Fool.com: A Visit to Los Angeles (Fool on the Hill) August 10, 1999

FOOL ON THE HILL
An Investment Opinion

A Visit to Los Angeles

By Warren Gump (TMF Gump)
August 10, 1999

This past weekend, I had a chance to go out to Los Angeles to represent the Fool at radio station KFI's listener appreciation day, Stimuland. It was a great opportunity to meet with thousands of people, some loyal Fools (hey, Dawn C.!) and others who have never given any thought to investing (why don't you start by reading the 13 Steps to investing Foolishly?) The entire experience was quite enjoyable.

When reflecting on the event, however, I couldn't help but think about the story of the financier who avoided losses in the 1929 crash because he sold all of his stock right before the tumble. You see, his shoeshine boy started to give the financier stock tips. The financier figured that if everyone was talking about the stock market, including even the shoeshine boy, that the market was most likely overvalued. He eliminated his equity exposure, enabling him to retain his wealth through the 1929 market plunge.

On my L.A. jaunt, I ran into people from all walks of life who were talking about (and investing in) the stock market. Not just the high-powered professionals who are "supposed" to be investing, but everyday Americans, including retirees, artists, nurses, writers, and bellmen. I didn't meet all of these people at our Stimuland booth, where finance was an obvious topic. Some of the conversations started on the Street, when people saw me wearing a Motley Fool T-shirt. Does the fact that everyone seems interested in the market signal an impending market crash?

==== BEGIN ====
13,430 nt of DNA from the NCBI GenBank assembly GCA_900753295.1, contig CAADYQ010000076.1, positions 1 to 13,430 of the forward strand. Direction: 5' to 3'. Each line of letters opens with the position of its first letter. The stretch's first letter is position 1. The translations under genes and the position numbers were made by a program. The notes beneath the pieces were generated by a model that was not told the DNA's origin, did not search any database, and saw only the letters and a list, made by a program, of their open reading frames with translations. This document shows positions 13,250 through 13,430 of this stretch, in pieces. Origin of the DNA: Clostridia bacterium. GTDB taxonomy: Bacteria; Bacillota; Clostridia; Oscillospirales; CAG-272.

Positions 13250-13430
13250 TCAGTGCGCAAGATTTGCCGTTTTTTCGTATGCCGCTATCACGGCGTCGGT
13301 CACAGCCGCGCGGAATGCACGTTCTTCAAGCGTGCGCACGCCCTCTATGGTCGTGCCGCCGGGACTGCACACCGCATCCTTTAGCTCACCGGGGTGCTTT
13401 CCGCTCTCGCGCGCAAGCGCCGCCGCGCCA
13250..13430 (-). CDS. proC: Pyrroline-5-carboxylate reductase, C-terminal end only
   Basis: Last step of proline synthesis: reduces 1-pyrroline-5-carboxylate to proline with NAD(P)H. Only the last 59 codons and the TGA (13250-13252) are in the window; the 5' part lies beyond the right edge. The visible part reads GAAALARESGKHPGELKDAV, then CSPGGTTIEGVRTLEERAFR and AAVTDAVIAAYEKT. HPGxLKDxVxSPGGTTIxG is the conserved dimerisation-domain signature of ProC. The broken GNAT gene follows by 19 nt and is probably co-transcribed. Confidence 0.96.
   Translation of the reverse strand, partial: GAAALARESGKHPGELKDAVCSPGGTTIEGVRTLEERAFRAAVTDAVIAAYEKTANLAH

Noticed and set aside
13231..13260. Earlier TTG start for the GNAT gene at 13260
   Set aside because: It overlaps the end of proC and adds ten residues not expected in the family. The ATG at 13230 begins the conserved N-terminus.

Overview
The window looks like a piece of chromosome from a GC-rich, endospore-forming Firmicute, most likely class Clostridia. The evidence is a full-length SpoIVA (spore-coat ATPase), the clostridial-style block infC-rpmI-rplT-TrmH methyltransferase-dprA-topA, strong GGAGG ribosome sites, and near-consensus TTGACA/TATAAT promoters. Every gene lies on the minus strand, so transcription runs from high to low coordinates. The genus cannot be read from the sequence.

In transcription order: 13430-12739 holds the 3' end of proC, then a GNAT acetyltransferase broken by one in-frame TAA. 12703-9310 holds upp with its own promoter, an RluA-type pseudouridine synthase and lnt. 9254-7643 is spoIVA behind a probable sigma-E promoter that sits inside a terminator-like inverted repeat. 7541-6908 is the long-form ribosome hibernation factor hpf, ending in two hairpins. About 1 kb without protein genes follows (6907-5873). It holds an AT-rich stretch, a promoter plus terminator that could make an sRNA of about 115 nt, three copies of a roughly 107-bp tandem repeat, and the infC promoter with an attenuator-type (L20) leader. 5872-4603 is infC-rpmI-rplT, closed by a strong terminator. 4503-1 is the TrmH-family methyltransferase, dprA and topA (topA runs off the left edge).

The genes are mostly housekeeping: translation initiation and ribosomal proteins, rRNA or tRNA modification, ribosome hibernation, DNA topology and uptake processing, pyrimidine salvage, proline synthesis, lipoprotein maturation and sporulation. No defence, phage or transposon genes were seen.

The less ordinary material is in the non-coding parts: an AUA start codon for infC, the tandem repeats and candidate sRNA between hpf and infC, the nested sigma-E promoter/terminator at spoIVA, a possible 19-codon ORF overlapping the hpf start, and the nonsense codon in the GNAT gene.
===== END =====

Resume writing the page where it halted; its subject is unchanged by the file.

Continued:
I find the general hypothesis around that theory far-fetched. Having the majority of Americans invested in the equity markets seems to bode quite well for our (and the market's) future by providing sufficient capital for companies to fund continued growth. At the same time, those investors should reap the rewards of that growth, as higher earnings and cash flow justify improved stock prices. Seeing "everyone" in the market indicates to me that friends, the media, and financial planners have successfully spread the word that equities tend to be the best place to invest money for the long haul. I'm not scared at all by the fact that everyone wants to participate in the stock market.

I do, however, have some concerns about the way that many people are approaching investing in individual stocks. Instead of viewing their stock purchase as the acquisition of a sliver of a corporate enterprise, lots of people seem to view stock picking as a game where you don't have to learn about the companies you own. I've heard way too many stories about people jumping aboard an individual stock simply because its price has jumped rapidly over a short time frame.